As a powerful storm takes shape over the northern Plains late this week, severe thunderstorms may bring a tornado outbreak and high winds from parts of the southern Plains to a portion of the Midwest.
Tranquil weather over the Central states to start the week will take a turn for the worse by the week's end.
Thunderstorms late in the week will do more than mark an end to the buildup of warmth.
The pattern has the potential to bring the first widespread severe weather outbreak of the autumn season and could be the most significant threat to lives and property over the Central states since May.
The collision of chilly air arriving from the West with warm, developing strong winds aloft and warm, moist air in place over the central United States may come together Friday into Saturday.
The first severe weather incidents are likely to develop Friday just east and south of the center of a large the storm system.
According to AccuWeather.com's Severe Weather Expert Henry Margusity, "The setup could yield storms with tornadoes centered over Iowa Friday afternoon and expand to parts of southeastern Minnesota and southwestern Wisconsin late in the day and during the evening."
The storms could hit some communities as students are heading home from school or partaking in Friday evening sporting activities, such as high school football.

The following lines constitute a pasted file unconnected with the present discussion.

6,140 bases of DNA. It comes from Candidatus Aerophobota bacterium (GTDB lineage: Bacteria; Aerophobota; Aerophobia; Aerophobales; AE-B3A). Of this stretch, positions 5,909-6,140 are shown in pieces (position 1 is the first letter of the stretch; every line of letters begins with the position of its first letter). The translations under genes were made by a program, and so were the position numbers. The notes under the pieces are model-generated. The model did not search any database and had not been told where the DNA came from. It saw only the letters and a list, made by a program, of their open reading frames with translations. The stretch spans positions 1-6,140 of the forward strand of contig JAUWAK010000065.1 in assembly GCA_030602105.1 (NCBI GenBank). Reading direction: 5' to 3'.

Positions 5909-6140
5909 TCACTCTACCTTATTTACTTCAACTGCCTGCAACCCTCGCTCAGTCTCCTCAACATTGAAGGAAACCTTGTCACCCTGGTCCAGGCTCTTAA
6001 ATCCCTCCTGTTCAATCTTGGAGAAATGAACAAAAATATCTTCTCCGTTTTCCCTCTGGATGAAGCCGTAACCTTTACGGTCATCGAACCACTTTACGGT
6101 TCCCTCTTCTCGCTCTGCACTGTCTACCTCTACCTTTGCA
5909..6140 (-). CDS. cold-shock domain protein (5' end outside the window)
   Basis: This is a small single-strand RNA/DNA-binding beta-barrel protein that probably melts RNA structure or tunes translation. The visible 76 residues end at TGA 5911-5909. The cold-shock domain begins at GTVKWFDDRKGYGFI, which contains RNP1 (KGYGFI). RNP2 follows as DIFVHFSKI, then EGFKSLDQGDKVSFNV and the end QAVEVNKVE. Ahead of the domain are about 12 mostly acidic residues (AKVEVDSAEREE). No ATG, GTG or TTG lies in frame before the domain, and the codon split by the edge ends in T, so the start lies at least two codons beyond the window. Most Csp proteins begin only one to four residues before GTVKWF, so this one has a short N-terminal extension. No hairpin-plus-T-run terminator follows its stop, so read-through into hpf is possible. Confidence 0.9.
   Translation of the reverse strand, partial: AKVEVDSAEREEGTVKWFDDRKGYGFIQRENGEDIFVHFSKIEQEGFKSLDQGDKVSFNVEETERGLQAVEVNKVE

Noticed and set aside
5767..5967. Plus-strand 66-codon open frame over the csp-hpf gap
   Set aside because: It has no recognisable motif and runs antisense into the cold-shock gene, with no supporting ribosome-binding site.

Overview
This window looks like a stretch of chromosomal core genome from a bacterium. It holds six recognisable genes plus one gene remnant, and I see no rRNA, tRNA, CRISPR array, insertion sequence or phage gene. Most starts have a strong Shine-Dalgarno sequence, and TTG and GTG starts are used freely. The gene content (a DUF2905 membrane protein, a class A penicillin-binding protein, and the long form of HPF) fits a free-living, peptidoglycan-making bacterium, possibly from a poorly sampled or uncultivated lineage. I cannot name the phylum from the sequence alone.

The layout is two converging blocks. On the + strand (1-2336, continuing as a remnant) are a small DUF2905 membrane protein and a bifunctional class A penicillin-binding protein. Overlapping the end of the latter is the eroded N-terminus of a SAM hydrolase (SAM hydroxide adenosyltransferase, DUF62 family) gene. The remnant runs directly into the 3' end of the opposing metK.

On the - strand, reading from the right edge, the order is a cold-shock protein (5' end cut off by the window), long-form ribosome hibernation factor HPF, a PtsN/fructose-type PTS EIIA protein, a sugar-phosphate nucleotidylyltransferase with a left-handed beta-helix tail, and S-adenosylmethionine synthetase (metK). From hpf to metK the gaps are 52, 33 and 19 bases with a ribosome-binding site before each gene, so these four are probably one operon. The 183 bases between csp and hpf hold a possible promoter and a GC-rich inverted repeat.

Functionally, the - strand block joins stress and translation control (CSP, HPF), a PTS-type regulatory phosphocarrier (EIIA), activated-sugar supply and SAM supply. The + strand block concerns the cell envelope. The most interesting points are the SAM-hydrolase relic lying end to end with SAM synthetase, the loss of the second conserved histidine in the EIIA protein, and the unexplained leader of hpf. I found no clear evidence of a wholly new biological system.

Additional severe storms are likely to continue to ignite and expand southwestward Friday night.
Storms over parts of Kansas, Oklahoma, north-central Texas and northwestern Missouri late Friday into Friday night have the potential to bring damaging wind gusts, hail and perhaps a few tornadoes Margusity stated.
Cities that are at risk for dangerous weather conditions Friday and/or Friday night include Rochester, Minn.; Kansas City, Mo.; Wichita, Kan.; Oklahoma City; Des Moines, Iowa; and Madison, Wis.
The storms could catch people off guard with rapidly changing weather conditions.
According to AccuWeather Enterprise Solutions' Expert Senior Meteorologist Scott Breit, "Storms over the central and southern Plains are likely to become fast-movers with an elevated risk of high winds."
A strong flow of air around the the storm system would continue the potential for strong wind gusts in the wake of the thunderstorms over the Plains Friday night and Saturday.
Gusts in many areas may range between 40 and 60 mph, which are strong enough to cause sporadic power outages and difficult crosswinds for lightweight and high-profile vehicles.
Severe weather may then focus from eastern Wisconsin and the western Lower Peninsula of Michigan to northwestern Indiana, Illinois, southeastern Missouri and Arkansas during Saturday, perhaps impacting additional high school games as well as some college football games.
Severe weather could affect the cities of Chicago, St. Louis and Milwaukee during part of Saturday.
Since the severe weather is several days away, the timing of the storms will be fine-tuned as the week progresses.
People from the Midwest to the southern Plains should monitor the situation carefully, especially on Friday, when the first violent storms are forecast to ignite.
On the storm's colder side, heavy snow can fall from parts of the northern Rockies to the northern Plains and northern Minnesota spanning Thursday into Saturday.
Meanwhile, high winds will also buffet Southern California Friday into Saturday, raising concerns for wildfires.
The storm forecast to bring severe weather and snow to the Central states late this week hammered the Northwest with heavy rain and high winds this past weekend.